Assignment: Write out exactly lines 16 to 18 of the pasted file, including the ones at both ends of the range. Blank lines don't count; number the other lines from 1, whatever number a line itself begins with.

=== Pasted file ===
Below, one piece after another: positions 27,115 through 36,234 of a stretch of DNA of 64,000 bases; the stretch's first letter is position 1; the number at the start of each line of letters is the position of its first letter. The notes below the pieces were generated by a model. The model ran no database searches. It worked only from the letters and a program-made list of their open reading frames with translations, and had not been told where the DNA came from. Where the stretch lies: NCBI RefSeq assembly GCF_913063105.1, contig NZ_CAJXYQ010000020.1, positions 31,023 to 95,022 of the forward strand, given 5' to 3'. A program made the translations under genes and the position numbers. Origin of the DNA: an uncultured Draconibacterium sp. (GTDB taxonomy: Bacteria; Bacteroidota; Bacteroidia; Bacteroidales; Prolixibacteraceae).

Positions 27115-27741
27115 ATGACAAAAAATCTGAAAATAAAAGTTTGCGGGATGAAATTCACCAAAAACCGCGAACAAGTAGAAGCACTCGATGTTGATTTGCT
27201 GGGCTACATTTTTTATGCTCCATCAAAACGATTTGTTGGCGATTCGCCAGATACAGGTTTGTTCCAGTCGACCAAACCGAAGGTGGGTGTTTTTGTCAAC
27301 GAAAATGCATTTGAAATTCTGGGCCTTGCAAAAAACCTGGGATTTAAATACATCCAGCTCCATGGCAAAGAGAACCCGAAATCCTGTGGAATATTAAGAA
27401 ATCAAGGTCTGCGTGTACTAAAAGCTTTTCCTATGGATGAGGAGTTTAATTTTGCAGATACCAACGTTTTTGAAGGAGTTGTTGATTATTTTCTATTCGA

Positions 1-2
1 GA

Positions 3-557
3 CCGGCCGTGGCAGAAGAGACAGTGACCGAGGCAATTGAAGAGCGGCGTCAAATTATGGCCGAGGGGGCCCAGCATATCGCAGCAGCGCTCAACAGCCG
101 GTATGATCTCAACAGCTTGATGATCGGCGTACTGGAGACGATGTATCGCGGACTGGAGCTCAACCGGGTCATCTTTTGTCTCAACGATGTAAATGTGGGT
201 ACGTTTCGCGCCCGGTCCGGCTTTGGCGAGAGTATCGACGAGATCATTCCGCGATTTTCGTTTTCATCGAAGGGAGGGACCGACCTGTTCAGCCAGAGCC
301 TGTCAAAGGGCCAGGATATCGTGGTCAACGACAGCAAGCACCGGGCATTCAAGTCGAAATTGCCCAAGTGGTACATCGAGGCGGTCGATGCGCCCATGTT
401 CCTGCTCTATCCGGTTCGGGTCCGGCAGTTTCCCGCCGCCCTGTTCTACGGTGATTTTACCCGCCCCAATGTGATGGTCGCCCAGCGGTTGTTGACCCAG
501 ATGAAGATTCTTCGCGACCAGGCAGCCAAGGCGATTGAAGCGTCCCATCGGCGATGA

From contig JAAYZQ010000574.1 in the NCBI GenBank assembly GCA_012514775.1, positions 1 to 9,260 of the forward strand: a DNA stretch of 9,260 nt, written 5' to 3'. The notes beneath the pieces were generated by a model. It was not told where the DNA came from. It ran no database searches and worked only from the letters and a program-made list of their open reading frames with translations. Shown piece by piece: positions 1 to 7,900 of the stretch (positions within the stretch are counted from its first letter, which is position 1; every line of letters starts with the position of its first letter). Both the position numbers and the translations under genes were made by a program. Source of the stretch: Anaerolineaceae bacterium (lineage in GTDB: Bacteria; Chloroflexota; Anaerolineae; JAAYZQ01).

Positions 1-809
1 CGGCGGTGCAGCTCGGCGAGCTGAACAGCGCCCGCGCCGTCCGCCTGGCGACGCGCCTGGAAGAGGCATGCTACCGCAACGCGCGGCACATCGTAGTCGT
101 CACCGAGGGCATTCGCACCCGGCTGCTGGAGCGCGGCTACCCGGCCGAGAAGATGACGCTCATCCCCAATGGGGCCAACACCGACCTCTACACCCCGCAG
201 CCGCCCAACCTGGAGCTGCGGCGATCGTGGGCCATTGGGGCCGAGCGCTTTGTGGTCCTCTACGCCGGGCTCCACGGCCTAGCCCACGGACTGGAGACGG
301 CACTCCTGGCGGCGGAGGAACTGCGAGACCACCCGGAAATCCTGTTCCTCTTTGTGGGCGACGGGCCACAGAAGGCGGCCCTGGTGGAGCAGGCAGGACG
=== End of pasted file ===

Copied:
From contig JAAYZQ010000574.1 in the NCBI GenBank assembly GCA_012514775.1, positions 1 to 9,260 of the forward strand: a DNA stretch of 9,260 nt, written 5' to 3'. The notes beneath the pieces were generated by a model. It was not told where the DNA came from. It ran no database searches and worked only from the letters and a program-made list of their open reading frames with translations. Shown piece by piece: positions 1 to 7,900 of the stretch (positions within the stretch are counted from its first letter, which is position 1; every line of letters starts with the position of its first letter). Both the position numbers and the translations under genes were made by a program. Source of the stretch: Anaerolineaceae bacterium (lineage in GTDB: Bacteria; Chloroflexota; Anaerolineae; JAAYZQ01).

Positions 1-809
1 CGGCGGTGCAGCTCGGCGAGCTGAACAGCGCCCGCGCCGTCCGCCTGGCGACGCGCCTGGAAGAGGCATGCTACCGCAACGCGCGGCACATCGTAGTCGT